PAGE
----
How a Great American Victory Altered American Faith

US President Ronald Reagan, commemorating the 750th anniversary of Berlin, addresses on June 12, 1987 the people of West Berlin at the base of the Brandenburg Gate, near the Berlin wall. (Photo by Mike Sargent / AFP via Getty Images)

Last week I read a tweet that led me to a book I’m now devouring at record speed. The tweet was from my friend Skye Jethani, and it referred to a potential link between the end of the Cold War and the rise of America’s religious nones. I’ve been thinking about the continuing influence of the Cold War on American life for a very long time. Our nation spent generations defined by the struggle against Soviet communism, and that struggle (along with its rather abrupt end) was bound to have profound effects on our national life.

The book is called Nonverts: The Making of Ex-Christian America, by a British sociologist named Stephen Bullivant. It’s not just an important book, it’s the best-written and most readable work of religious sociology that I’ve read in a very long time.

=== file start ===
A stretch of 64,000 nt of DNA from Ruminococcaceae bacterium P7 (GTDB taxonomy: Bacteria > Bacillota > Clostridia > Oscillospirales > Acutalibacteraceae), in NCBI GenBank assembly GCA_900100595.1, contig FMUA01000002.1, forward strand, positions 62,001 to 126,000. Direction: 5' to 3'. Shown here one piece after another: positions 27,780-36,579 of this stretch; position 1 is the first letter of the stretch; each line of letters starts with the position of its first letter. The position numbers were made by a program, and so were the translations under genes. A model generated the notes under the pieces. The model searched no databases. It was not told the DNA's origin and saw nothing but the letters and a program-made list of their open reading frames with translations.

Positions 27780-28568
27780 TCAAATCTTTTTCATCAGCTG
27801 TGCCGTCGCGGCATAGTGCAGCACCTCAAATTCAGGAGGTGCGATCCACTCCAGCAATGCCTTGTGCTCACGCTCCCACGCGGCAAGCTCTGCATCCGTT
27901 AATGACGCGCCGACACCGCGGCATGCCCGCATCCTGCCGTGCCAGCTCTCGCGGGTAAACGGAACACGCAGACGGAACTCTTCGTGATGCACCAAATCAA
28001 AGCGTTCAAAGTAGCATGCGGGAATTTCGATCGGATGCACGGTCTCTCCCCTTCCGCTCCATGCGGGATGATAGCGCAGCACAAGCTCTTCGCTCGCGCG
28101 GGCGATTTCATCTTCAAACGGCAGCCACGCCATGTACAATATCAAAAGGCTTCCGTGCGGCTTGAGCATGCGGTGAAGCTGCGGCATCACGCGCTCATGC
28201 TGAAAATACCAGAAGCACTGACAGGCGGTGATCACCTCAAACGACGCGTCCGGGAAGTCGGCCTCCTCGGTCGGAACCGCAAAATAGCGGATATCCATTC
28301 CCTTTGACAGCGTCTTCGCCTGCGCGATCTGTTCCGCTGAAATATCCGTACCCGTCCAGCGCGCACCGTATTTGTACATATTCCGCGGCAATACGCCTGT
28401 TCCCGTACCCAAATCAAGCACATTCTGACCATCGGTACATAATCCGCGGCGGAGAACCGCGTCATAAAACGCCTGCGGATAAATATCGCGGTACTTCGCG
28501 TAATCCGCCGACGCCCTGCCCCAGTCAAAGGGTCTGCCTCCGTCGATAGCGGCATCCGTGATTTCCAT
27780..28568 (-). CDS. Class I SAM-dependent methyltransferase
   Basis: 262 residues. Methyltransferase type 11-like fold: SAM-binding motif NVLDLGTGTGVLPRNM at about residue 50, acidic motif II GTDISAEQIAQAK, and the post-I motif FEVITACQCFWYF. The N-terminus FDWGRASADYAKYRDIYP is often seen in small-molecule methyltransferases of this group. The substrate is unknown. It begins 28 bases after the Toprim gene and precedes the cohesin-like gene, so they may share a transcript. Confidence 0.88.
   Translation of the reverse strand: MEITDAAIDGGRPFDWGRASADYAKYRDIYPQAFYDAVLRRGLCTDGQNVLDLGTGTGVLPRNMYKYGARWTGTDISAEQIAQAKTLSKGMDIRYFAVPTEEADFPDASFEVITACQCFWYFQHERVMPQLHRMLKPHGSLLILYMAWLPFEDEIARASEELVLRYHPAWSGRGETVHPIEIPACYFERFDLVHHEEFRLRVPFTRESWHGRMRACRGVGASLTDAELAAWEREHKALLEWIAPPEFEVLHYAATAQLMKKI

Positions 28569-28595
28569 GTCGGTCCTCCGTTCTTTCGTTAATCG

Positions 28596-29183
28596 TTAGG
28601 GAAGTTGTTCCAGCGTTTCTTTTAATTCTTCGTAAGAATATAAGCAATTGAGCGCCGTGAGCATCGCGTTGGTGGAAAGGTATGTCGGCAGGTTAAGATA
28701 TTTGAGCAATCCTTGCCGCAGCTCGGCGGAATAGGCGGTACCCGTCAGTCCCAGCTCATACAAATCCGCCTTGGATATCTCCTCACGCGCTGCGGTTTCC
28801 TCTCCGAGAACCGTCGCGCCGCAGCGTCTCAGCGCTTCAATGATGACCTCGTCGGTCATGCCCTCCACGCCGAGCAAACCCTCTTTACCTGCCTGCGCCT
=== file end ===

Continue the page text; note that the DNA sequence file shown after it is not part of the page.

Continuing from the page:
At the risk of over-simplification, Bullivant’s book attempts to explain the data contained in this chart, which maps the remarkable rise of religious “nones” in the United States:

The first thing you need to know about Bullivant’s work is that he recognizes the complexity of immense cultural trends. In Nonverts, he maps out and distinguishes between the different cultures of the different strands of American faiths. Ex-Evangelicals are not the same as ex-Mainline Christians, for example. Ex-Mormons are different in some ways from ex-Catholics. 

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